By the time the season finally rolled around, there was no player on the Red Sox I was more excited about than Andrew Benintendi. It was kind of weird, since I usually don’t get that excited about young players. I tend to prefer the guys who have shown it a bit more. In other words, I should’ve been more excited by Mookie Betts and Chris Sale, among others. There’s just something about Benintendi that is so enthralling, and it’s not just the hair. Although, ya know, just look at the picture above if you don’t think that’s good, too. I don’t know if it’s just the fact that his hit tool looks like it might be legitimately great — like, among the best in the game at his peak. It could be that he was completely fearless in his first major-league experience, a run that included a postseason during which he continued to look unfazed. Even when he was being touted as the best prospect in baseball this spring and proclaimed the runaway favorite for the American League Rookie of the Year, it didn’t appear to affect him.
I guess what I’m trying to say is: Benintendi impresses me in a way that not many young players have. I was expecting to be disappointed in him this year, because my expectations were for him to be great from the jump. In the extremely early going, he hasn’t really been disappointing.
The former top-ten draft pick has come to the plate 73 times this season and is hitting .317/.397/.429 for a 133 wRC+. If you’re looking for context, Kyle Seager and Ryan Braun were the two major-league players to post 133 wRC+’s in 2016. It’s a really, really good mark. What’s even more amazing is that it seems pretty sustainable, particularly when you consider he’s joining the rest of his teammates in completely lacking a power stroke early on in 2017. Despite the lack of extra-base hits, he’s been a marvel to watch so far this month.
What’s most amazing about Benintendi is his insane ability to control the strike zone. He’s like the hitting version of Koji Uehara. Early on this season, he has nine strikeouts to seven walks, giving him rates of 12.3 percent and 9.6 percent, respectively. Remember, this is a guy who has all of 191 plate appearances against major-league pitching who is coming up in an era in which pitchers are more equipped to strike you out than ever before. What he’s doing is amazing. Digging a little deeper, you can see how he’s doing it.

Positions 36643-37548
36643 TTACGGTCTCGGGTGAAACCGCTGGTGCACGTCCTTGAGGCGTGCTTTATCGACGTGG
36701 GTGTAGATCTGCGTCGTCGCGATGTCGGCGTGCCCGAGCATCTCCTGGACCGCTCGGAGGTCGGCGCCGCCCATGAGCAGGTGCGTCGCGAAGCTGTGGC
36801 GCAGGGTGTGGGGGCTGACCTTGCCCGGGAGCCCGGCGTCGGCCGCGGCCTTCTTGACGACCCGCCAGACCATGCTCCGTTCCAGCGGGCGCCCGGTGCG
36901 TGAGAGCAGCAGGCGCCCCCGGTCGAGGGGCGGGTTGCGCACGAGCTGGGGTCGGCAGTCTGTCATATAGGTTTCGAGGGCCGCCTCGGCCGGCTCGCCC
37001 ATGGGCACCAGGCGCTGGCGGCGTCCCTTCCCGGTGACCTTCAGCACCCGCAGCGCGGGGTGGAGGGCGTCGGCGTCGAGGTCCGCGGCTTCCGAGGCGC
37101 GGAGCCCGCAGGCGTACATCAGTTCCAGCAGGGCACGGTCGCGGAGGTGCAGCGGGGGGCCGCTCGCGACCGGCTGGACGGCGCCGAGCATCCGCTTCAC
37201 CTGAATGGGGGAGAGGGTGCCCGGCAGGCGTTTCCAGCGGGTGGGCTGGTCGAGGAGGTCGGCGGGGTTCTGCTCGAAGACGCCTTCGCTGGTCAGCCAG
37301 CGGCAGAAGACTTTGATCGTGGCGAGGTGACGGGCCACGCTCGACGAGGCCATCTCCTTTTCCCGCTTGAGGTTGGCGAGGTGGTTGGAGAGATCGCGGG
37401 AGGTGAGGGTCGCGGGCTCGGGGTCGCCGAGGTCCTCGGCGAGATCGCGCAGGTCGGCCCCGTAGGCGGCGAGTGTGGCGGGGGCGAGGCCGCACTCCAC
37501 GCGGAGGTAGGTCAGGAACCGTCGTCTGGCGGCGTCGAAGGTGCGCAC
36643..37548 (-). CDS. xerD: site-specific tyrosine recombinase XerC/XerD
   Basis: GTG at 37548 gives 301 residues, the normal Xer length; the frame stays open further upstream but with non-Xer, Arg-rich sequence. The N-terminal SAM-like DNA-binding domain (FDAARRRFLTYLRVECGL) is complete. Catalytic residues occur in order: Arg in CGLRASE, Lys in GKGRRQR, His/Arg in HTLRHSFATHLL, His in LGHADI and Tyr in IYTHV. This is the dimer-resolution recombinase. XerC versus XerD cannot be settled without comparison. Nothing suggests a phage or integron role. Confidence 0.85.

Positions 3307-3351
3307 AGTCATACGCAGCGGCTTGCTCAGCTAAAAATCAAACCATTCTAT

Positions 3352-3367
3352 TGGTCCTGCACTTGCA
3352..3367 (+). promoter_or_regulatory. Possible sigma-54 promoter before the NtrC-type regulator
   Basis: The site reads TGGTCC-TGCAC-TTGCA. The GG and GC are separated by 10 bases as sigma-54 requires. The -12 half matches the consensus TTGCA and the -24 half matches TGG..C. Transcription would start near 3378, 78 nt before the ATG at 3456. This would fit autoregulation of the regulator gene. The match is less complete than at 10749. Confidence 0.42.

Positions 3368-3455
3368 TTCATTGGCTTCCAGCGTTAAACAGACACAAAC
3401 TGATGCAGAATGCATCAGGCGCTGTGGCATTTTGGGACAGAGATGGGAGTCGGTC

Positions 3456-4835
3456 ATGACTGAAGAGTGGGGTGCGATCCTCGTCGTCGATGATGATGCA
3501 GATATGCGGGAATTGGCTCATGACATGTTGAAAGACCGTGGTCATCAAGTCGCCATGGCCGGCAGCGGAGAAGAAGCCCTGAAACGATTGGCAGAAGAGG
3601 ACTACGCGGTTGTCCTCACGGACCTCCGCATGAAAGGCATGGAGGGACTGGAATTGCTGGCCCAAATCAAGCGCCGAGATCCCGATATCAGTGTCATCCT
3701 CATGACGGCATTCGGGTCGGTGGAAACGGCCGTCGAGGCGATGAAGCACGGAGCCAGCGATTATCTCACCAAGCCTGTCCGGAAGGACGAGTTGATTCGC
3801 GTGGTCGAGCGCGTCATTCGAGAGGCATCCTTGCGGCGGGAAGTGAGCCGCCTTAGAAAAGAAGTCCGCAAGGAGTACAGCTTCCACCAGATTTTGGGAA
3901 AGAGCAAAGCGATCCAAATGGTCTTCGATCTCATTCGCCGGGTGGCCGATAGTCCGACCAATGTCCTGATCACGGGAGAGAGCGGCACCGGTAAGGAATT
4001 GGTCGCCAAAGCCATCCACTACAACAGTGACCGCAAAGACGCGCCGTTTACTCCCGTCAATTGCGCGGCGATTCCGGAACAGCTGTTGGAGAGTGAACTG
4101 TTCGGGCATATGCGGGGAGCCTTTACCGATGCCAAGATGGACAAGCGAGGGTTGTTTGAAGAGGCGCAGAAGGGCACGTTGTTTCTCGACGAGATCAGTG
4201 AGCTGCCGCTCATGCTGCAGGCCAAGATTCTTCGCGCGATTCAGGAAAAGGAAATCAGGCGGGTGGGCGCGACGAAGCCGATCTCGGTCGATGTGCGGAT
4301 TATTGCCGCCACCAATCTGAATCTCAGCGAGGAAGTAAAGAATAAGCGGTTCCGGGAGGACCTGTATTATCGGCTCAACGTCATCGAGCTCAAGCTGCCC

Benintendi’s strategy at the plate this season has been pretty fascinating, and it’s one that should be able to work for the entire season. In short, he’s incredibly patient. There are 109 hitters who have seen at least 200 pitches this season*, and according to Baseball Prospectus only 22 have swung more often than Boston’s young outfielder. This is particularly interesting because he’s seeing more pitches in the strike zone than all but two of those 109 hitters. As long as he’s hitting second in the Red Sox lineup ahead of Betts and Hanley Ramirez, he’s going to continue to see strikes.
*Through Wednesday’s action
You would think that someone who sees a bunch of strikes and doesn’t swing at them would strikeout more, but that’s not the case for someone with a hit tool like Benintendi. When he does decide to swing, he makes contact. In fact, he’s made contact more often than all but two of those 109 hitters. A lot of that is because he has the highest contact rate on pitches out of the strike zone, but he’s also in the top-22 on pitches in the zone. To put it simply, Benintendi will make the pitcher throw plenty of pitches, but when he sees one he thinks he can make contact with, he will swing and he will make contact.
Speaking of which, he’s pretty good at doing damage with said contact. Part of Benintendi’s great hit tool is his ability to control the strike zone and limit his strikeouts, but that’s not everything. He’s also tremendous at turning that contact into hits. This has been evident in the early season with his .352 batting average on balls in play, a mark that may seem unsustainable but might not come down as much as one may think. Benintendi hits a good number of line drives (he’s in the top third of the league so far this year, per Fangraphs) and generally hits the ball hard. His hard-hit rate since coming into the league last year is right in line with guys like George Springer and Anthony Rizzo.
Perhaps more importantly than how he’s hitting the ball is where he’s hitting it. We’ve seen early in this season that some teams have taken to shifting Benintendi, which makes some sense. During his stint in the majors last season, he pulled 44 percent of the balls he put in play including 65 percent of his grounders. So far this year, he’s made the adjustment. Early on, he’s hitting the ball all over the field with 32 percent of balls in play being pulled, the same number of balls in play being hit up the middle and 36 percent going the other way. On grounders, just 47 percent are being pulled. It’s still early, but it’s amazing to see this kind of adjustment by a player with such little experience. If he can stop teams from shifting him, he’s just going to continue to turn balls in play into hits.
Eventually, the power will come for Benintendi. It won’t come like it will for some others in this lineup, but some of his doubles will turn to home runs and some singles will turn to doubles. Meanwhile, you can expect him to keep controlling the strike zone and continue turning balls in play into hits. Benintendi is a marvel to watch, and he’s only just getting starting.